Evaluating the #energy performance of existing buildings is critical for improving the efficiency and resilience of the building stock as a whole. The importance of this information holds at different scales, both locally and at the national and international levels. A major problem arises from the difficulty in obtaining information from existing buildings; often, the only available data are the yearly consumption per unit area, typically corresponding to the energy performance certificate (EPC). This paper shows how to address concerns of practical relevance with a limited number of variables by examining an EPC national database (including the major cities of Tallinn, Pärnu, Tartu, and others) that provides only EPCs, construction/renovation year and heated area. Through a systematic statistical investigation of nearly 35 000 EPCs of educational, office, commercial and other building typologies, we i) characterise the time evolution of EPC classes, ii) evaluate the impact of incentives pre/post-renovations, and iii) create benchmarking tables that allow comparisons of a specific building with the existing stock to identify representative buildings for detailed auditing. The readiness of the Estonian building stock could thus be evaluated by linear fitting. All new and renovated buildings are estimated to achieve the zero-energy building (ZEB) status by 2050; remarkably, for some categories, this will occur already in the present decade if the identified linear trends persist. Additionally, we investigated whether the #COVID-19 pandemic has affected building stock readiness by comparing pre- and post-2020 ZEB year fit estimations. Contrary to what was expected, the change in working habits affected some building types only marginally, while the national regulations played a prominent role. Detached private houses exhibited a pronounced worsening in readiness, while the educational and entertainment sectors benefited from specific energy labelling remodulations.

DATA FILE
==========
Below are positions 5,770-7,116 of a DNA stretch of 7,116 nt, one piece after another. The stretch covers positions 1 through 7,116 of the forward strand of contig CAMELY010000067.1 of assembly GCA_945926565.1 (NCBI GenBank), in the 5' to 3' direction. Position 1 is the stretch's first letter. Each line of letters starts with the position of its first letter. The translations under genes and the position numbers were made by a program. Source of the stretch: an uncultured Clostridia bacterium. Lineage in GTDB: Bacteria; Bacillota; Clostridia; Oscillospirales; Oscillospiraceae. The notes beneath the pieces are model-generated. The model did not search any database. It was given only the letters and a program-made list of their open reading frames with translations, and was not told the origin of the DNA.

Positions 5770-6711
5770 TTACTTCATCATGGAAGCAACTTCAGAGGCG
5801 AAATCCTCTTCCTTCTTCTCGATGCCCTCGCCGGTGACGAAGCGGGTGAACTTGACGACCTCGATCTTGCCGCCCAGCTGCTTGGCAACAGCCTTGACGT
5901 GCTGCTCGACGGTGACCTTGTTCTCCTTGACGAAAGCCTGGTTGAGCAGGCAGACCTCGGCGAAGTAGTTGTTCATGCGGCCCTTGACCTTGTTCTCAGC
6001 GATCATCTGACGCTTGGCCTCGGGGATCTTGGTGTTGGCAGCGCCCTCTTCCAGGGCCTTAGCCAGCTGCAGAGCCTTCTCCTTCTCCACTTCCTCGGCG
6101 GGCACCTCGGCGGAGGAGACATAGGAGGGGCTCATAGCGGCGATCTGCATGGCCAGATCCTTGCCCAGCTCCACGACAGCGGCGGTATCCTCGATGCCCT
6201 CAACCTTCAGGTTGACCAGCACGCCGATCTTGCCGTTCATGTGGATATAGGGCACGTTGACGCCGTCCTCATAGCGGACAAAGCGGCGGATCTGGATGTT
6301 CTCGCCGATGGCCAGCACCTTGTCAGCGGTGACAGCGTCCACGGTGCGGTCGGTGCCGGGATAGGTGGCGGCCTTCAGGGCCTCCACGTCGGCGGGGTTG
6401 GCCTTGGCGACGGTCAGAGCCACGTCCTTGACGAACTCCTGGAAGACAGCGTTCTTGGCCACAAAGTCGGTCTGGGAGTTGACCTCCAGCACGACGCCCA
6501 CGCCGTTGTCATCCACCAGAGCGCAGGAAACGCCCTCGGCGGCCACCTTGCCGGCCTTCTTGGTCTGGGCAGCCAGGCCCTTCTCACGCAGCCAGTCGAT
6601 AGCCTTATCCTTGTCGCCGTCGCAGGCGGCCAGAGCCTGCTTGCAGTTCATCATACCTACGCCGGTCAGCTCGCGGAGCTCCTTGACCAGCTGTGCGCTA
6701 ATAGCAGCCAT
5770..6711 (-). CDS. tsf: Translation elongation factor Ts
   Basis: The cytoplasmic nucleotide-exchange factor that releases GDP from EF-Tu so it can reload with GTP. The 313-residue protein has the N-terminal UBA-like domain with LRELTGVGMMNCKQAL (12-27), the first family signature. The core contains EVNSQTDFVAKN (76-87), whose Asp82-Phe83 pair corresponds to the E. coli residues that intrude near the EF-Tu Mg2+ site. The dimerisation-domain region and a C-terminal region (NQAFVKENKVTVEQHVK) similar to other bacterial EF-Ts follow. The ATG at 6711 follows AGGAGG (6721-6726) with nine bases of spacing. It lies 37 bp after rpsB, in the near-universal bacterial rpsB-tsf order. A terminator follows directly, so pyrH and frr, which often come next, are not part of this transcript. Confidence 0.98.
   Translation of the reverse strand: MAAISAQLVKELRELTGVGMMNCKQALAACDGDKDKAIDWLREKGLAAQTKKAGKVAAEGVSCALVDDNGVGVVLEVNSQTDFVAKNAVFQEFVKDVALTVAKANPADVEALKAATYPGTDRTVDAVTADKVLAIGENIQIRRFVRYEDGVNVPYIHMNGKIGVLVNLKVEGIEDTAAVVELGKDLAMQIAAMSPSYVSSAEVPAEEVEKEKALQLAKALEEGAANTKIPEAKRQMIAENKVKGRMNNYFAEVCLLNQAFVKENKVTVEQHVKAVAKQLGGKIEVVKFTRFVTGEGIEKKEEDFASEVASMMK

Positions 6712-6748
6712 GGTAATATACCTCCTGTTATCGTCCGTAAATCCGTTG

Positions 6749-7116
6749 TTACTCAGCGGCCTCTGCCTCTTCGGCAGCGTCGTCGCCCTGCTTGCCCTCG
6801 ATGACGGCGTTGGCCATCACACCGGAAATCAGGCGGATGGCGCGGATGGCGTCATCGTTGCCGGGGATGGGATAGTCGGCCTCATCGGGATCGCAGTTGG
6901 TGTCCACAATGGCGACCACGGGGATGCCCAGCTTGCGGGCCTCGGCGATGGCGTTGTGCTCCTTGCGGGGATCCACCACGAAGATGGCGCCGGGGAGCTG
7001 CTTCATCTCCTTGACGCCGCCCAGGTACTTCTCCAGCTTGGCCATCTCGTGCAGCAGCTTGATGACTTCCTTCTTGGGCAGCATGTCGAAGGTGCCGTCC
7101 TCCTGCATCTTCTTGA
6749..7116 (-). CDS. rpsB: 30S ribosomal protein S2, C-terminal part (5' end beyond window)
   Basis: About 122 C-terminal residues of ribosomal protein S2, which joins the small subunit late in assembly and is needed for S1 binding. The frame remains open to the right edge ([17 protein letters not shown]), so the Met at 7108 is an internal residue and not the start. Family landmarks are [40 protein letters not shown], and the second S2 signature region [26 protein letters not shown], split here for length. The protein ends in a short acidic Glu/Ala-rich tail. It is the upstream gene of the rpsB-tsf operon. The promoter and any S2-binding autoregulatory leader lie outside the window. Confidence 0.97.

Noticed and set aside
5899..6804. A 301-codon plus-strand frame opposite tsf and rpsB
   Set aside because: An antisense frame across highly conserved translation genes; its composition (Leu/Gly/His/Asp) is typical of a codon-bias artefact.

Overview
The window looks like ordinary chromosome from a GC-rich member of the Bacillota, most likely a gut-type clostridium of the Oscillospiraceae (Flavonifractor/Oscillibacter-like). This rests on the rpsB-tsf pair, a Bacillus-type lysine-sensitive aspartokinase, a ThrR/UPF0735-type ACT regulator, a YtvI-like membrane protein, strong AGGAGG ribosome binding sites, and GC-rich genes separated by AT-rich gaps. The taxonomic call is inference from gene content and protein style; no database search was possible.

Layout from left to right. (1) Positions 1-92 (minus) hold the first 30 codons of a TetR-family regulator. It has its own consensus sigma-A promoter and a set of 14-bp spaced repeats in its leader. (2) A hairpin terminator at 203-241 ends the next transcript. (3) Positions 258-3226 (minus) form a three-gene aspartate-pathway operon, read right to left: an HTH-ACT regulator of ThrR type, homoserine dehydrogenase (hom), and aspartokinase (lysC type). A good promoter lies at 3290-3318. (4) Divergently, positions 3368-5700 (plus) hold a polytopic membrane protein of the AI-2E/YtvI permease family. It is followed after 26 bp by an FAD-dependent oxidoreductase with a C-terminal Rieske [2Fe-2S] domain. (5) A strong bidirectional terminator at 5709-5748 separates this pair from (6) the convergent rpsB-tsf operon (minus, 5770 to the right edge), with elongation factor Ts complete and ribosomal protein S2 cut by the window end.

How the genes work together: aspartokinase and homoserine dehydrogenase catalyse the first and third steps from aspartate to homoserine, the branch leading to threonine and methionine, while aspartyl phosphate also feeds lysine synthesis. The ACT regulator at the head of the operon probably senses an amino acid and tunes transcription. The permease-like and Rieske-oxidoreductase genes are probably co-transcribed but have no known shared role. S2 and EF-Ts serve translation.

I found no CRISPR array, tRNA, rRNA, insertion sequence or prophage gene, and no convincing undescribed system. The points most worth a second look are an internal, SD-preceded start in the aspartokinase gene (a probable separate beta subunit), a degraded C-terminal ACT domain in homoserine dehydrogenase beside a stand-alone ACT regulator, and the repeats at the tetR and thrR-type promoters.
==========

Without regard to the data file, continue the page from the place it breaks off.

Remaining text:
Submissions are welcome for the new Special Issue at Energies MDPI where I am guest editor.
Topics: #energyefficiency #HVAC# Sustainability #IEQ #thermalcomfort and many others.
Deadline: April, 27th 2022. https://www.mdpi.com/…/Building_Sustainable_District
Office Building Tenants’ Electricity Use Model for Building Performance Simulations